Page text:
A coalition of 20 states led by Tennessee sued the Biden administration yesterday because it said it will protect the rights of transgender students to get an education free from discrimination.
The administration has “misconstrued the Supreme Court’s Bostock decision by claiming its prohibition of discrimination applies to locker rooms, showers, and bathrooms under Title IX and Title VII and biological men who identify as women competing in women’s sports,” said Tennessee Attorney General Herbert Slatery III (R) in a statement.
President Joe Biden signed two executive orders protecting LGBTQ rights earlier this year. One of them said that federal law that bans sex-based discrimination also bans anti-LGBTQ discrimination, using the reasoning of the Supreme Court’s Bostock v. Clayton Co. decision that said that it’s impossible to, for example, fire a gay employee without taking their sex into account.
The other executive order applied that reasoning to Title IX (the 1972 law that bans discrimination in education “on the basis of sex”) saying that discriminating against LGBTQ students – like banning trans girls from schools sports – is an illegal form of discrimination.
This has put the Biden administration on a collision course with Republican-led states. Over a hundred anti-LGBTQ bills – mostly targeting transgender youth – were introduced in state legislatures this year, and several passed. Many specifically attacked transgender students who want to play school sports, and the Biden administration has already shown that it’s willing to participate in litigation to protect trans youth.
Slatery and the other attorneys general argue that the Biden administration changed the law, that Bostock is specifically about employment practices and has nothing to do with “locker rooms, showers, and bathrooms under Title IX and Title VII and biological men who identify as women competing in women’s sports.”
The states are suing the Equal Employment Opportunity Commission (EEOC) and the Department of Education (DOE). They say that the DOE issued unauthorized guidance to schools telling them that they can’t discriminate against trans students and that the EEOC went beyond its mandate when it issued guidance that said it’s discrimination to prevent a transgender employee from using the restroom of their gender or to force them to follow the dress code of their sex assigned at birth.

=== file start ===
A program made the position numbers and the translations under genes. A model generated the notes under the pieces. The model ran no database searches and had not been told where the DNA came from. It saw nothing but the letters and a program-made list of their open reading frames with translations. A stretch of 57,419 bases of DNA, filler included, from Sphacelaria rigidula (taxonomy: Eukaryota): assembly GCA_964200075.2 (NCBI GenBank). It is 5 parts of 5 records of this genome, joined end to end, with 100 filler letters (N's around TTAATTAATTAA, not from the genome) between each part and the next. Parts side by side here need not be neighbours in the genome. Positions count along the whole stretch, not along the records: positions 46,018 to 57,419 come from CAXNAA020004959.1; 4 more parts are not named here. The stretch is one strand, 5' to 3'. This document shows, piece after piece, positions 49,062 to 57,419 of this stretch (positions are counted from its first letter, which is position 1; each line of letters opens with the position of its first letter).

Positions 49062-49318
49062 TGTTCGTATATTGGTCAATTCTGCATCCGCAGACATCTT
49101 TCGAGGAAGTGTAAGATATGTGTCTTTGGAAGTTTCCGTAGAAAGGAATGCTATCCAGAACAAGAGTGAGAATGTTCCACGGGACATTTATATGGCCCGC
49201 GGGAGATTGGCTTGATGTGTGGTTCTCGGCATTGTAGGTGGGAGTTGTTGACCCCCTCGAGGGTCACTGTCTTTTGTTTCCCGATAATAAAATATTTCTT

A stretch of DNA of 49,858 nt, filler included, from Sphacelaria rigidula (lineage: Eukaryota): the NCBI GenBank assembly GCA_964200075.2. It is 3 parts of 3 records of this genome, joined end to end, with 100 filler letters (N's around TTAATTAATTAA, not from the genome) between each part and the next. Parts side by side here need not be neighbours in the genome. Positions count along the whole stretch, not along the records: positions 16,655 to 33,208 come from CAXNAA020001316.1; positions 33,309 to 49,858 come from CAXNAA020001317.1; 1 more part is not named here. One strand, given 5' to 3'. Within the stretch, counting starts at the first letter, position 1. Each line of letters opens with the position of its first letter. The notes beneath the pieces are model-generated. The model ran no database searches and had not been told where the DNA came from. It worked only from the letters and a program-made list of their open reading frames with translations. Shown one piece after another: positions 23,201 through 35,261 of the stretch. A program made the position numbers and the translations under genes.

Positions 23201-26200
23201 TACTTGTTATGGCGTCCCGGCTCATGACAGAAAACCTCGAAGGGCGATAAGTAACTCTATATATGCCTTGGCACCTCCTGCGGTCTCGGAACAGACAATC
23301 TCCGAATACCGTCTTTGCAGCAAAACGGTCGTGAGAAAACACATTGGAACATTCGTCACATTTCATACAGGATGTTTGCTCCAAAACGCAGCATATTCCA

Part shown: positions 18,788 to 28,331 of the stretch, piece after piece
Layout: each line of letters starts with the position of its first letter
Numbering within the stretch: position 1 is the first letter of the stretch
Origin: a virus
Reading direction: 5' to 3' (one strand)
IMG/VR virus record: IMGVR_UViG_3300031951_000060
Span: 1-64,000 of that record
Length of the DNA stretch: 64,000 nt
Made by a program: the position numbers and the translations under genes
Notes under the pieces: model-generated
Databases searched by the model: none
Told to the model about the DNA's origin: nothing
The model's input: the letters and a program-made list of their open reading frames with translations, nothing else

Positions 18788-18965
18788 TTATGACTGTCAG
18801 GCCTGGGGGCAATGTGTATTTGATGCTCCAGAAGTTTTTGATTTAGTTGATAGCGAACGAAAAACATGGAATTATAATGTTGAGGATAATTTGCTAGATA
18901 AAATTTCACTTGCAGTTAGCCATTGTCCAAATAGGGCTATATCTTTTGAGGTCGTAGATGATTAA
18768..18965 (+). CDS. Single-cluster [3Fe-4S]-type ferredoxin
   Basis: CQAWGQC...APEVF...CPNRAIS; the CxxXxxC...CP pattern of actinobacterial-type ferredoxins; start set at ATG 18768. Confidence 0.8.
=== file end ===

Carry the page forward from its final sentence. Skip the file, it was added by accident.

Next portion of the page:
The lawsuit says that now these 20 states can be sued if people use the reasoning put forth by the EEOC and DOE because they have laws that discriminate against LGBTQ people. Like the Biden administration’s participation in lawsuits in West Virginia and Arkansas that are challenging anti-trans laws, this lawsuit is asking the court to resolve the incompatible policy goals of Republican state lawmakers and the Democratic White House.
But while Slatery complains about “the threat of withholding educational funding in the midst of a pandemic,” his state was spending the pandemic attacking transgender people. Tennessee passed laws banning transgender girls from participating in school sports, allowing cisgender students to sue if they see a trans student in the restroom, and requiring businesses to post signs outside of restrooms if transgender people are allowed to use them, in just the first few months of this year.
The complaint was filed with the U.S. District Court for the Eastern District of Tennessee and it doesn’t get into much detail about why the 20 states want to keep their discriminatory laws, other than constantly referring to transgender girls as “biological men” and stating that the issue is “localized.” The arguments focus on process, saying that the EEOC and DOE don’t have the authority to interpret Bostock as banning anti-LGBTQ discrimination.
The Supreme Court earlier this year refused to take an appeal in Gavin Grimm’s lawsuit against his former school district. He was banned from using the boys’ restroom and forced to use a supply closet as a restroom, which led to harassment and discrimination and a urinary tract infection.
After years of litigation, the Fourth Circuit Court of Appeals sided with Grimm and said that he faced illegal discrimination under Title IX. In refusing to hear the school district’s appeal, the Supreme Court effectively let Grimm’s historic victory for transgender rights stand.
But the Supreme Court may have had other reasons to refuse to hear that specific appeal and its six-to-three conservative majority could decide otherwise if the Tennessee lawsuit makes it there.
The other 19 states that joined the lawsuit are Alabama, Alaska, Arizona, Arkansas, Georgia, Idaho, Indiana, Kansas, Kentucky, Louisiana, Mississippi, Missouri, Montana, Nebraska, Ohio, Oklahoma, South Carolina, South Dakota, and West Virginia.